Al-Qaeda commander Abu Yahya al-Libi killed - US officials
Senior al-Qaeda leader Abu Yahya al-Libi was killed in a drone strike in Pakistan on Monday, US officials say.
US officials said Libi was the target of an attack which hit a volatile tribal area of Pakistan's north-west, killing 15 suspected militants.
There has been no confirmation of his death from sources in Pakistan.
The White House says Libi's death deals a heavy blow to al-Qaeda's operations as he played a critical role in the group's planning against the West.
"There is no-one who even comes close in terms of replacing the expertise al-Qaeda has just lost," one US official said.
The official added that al-Qaeda's leadership "will be hard-pressed to find any one person who can readily step into [Libi's] shoes".'Operational chief'
Abu Yahya al-Libi, variously described as daring and charismatic, was becoming a familiar face to the jihadist movement through his appearances on the internet.
American counter-terror analysts have long argued that killing individual al-Qaeda leaders degrades the organisation by forcing the promotion of less experienced operatives. Drone strikes, they say, make al-Qaeda look vulnerable and undermine its global standing.
Behind the drone operations, of course, lies an unseen intelligence operation which fed US commanders knowledge of Libi's whereabouts. We can't know how that worked, but we can speculate that it involved the use of satellites and drones to track militants, listening stations to intercept their communications and agents on the ground to provide first-hand information.
The reach and apparent effectiveness of US intelligence in the region may well be as of much concern to al-Qaeda's leadership as the death of their comrade.
Washington believes that following Osama Bin Laden's death last year, Libi, an Islamic scholar from Libya, became al-Qaeda's second-in-command after Egyptian-born Ayman al-Zawahiri.
Libi had gravitas as a longstanding member of al-Qaeda's leadership, the official said, and his religious credentials meant he had the authority to issue fatwas and provide guidance to other militants.
Analysts have said that he was in charge of day-to-day operations in Pakistan's tribal areas.
He was believed to be the interface between Pakistan's militant commanders and al-Qaeda operations in Yemen, Iraq and elsewhere.
He was reported killed in a drone strike in Pakistan in 2009, but it turned out to be a case of mistaken identity.
Pakistan's frontier tribal region is considered a hub of activity by al-Qaeda and Taliban militants and it is very difficult to verify information from the region.
Reporters are prevented by the authorities from travelling to the area.
There are no further details explaining how US officials are certain that Libi was killed by the drone strike.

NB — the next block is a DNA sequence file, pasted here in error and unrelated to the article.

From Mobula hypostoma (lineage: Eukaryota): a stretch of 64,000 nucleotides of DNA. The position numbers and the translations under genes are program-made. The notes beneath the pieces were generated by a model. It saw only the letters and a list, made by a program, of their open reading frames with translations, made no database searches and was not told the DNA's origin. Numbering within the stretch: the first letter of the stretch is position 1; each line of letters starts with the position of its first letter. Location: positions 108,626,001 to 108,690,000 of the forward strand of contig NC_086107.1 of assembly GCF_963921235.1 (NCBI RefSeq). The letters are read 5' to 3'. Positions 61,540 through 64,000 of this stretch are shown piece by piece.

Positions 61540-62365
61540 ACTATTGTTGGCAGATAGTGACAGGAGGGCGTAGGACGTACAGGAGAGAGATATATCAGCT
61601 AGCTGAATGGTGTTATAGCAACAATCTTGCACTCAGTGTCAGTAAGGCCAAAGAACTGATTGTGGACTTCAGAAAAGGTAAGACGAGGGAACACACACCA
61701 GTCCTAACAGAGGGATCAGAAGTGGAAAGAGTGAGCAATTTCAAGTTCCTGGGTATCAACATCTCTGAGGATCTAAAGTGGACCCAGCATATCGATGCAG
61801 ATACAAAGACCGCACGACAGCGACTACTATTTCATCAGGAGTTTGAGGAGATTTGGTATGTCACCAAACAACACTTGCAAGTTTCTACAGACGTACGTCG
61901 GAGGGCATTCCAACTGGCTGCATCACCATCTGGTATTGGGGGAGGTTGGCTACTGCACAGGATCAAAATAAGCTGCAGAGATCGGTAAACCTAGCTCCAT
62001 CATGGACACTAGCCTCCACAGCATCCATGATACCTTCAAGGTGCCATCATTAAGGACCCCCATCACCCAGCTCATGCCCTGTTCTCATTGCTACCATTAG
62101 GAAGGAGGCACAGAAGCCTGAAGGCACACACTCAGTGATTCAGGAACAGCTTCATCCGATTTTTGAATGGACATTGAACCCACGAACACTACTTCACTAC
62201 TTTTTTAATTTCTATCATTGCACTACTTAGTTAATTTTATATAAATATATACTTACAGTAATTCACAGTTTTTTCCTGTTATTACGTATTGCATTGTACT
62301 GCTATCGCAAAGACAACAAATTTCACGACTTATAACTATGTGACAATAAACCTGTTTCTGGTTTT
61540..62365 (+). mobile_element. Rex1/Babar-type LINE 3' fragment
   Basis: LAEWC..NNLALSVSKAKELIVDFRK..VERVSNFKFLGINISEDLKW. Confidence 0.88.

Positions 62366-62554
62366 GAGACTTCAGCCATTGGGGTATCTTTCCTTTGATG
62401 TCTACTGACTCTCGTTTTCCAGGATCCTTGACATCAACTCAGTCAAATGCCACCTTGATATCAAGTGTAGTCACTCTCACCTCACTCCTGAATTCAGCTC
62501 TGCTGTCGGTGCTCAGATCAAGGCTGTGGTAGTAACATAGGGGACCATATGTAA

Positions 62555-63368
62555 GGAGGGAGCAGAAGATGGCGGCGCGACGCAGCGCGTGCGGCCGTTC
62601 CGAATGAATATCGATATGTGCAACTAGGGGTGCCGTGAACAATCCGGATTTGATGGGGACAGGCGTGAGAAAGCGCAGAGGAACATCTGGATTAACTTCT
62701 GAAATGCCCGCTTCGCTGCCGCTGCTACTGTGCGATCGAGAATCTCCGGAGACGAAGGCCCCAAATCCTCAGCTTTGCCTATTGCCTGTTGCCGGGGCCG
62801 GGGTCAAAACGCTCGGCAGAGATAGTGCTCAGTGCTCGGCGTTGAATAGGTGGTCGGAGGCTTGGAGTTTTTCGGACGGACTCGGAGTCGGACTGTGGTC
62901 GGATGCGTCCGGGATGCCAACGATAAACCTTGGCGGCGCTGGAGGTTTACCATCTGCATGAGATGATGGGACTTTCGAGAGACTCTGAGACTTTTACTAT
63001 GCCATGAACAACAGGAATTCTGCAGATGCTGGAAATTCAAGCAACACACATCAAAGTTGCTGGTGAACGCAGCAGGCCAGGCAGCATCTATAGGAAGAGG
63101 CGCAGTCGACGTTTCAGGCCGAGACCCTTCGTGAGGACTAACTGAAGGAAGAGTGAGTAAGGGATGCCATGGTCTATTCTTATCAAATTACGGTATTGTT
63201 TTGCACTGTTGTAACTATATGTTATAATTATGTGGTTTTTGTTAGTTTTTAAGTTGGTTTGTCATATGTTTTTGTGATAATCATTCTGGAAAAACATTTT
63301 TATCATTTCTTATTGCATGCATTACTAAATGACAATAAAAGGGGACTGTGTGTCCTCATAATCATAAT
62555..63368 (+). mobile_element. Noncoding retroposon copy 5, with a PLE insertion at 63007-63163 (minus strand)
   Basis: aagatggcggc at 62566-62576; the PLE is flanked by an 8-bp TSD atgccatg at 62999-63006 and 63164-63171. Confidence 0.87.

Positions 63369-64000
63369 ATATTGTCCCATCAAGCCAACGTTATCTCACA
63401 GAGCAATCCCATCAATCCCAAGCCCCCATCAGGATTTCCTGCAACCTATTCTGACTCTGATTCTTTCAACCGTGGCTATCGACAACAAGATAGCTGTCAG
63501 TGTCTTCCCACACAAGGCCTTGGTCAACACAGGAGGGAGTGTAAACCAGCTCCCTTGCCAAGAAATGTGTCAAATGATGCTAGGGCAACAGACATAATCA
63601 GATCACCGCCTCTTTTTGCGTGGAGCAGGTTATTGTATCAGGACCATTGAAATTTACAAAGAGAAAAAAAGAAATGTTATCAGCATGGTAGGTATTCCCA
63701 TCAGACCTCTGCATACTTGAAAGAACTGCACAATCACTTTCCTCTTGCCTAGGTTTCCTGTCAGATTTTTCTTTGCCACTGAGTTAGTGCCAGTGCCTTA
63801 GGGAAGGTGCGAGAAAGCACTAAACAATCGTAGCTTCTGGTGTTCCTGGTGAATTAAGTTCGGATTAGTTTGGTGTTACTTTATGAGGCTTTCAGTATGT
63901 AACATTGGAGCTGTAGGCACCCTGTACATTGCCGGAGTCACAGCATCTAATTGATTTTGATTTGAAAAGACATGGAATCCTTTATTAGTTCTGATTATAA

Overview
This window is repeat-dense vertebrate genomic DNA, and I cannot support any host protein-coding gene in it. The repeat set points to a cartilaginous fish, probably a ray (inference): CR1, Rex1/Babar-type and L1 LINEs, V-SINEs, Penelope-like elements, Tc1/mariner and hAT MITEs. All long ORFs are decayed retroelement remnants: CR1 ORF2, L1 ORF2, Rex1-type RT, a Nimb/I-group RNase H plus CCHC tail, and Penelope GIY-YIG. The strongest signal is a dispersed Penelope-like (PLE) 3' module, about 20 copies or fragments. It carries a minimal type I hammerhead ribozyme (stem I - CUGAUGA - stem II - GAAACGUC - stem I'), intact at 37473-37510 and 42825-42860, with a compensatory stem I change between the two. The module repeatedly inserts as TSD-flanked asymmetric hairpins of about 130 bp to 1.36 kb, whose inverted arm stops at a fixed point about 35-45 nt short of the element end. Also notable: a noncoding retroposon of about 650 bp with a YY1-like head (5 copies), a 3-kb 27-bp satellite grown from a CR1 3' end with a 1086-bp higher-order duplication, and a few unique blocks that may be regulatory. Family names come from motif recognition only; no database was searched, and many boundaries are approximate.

White House spokesman Jay Carney said that the intelligence community had information which led them to conclude he had been killed.
"I can't get into details about how his death was brought about but I can tell you he served as Al-Qaeda's general manager," Mr Carney said.
In Monday's strike, two missiles were fired at a suspected militant compound in Hesokhel, east of Miranshah - the main town in the volatile tribal region of North Waziristan.
The first missile struck the compound, killing three militants, Pakistani security officials said.
A second missile then killed 12 more militants who had arrived at the scene, they added.Pakistani anger
It was just the latest assault after a recent surge of attacks in Pakistan - there have been eight drone strikes over the past two weeks.
It sparked anger in Pakistan and the foreign ministry lodged a formal protest with Washington's deputy ambassador to Islamabad, Richard Hoagland.
Militants killed by drones in Pakistan
- June 2012: Senior al-Qaeda leader Abu Yahya al-Libi
- February 2012: Al-Qaeda commander Badar Mansoor
- August 2011: Al-Qaeda commander Atiyah Abd al-Rahman
- June 2011: Senior al-Qaeda figure Ilyas Kashmiri (according to reports)
- August 2009: Taliban leader Baitullah Mehsud
Islamabad has called for an end to drone strikes saying they violate their sovereignty, and today the government issued a statement saying they represented a "clear red line for Pakistan".
But analysts say that Pakistan has privately sanctioned such action in the past.
Nevertheless, tension between the reluctant allies has been intensified by a dispute over Pakistan's closure of supply routes to Nato troops in Afghanistan, after a Nato air strike along the Afghan border killed 24 Pakistani soldiers.
Many observers believe the latest surge was designed to apply pressure on Islamabad after a deal to reopen supply routes fell through.
But drone strikes have increased in frequency since President Barack Obama took office in 2009 and hundreds of people have been killed.
The dead include senior al-Qaeda and Taliban leaders, as well as an unknown number of other militants and civilians, stoking public anger in Pakistan.
The US does not normally comment on individual drone operations, but this strike came after it emerged in the New York Times that the US president personally approves or vetoes each drone strike.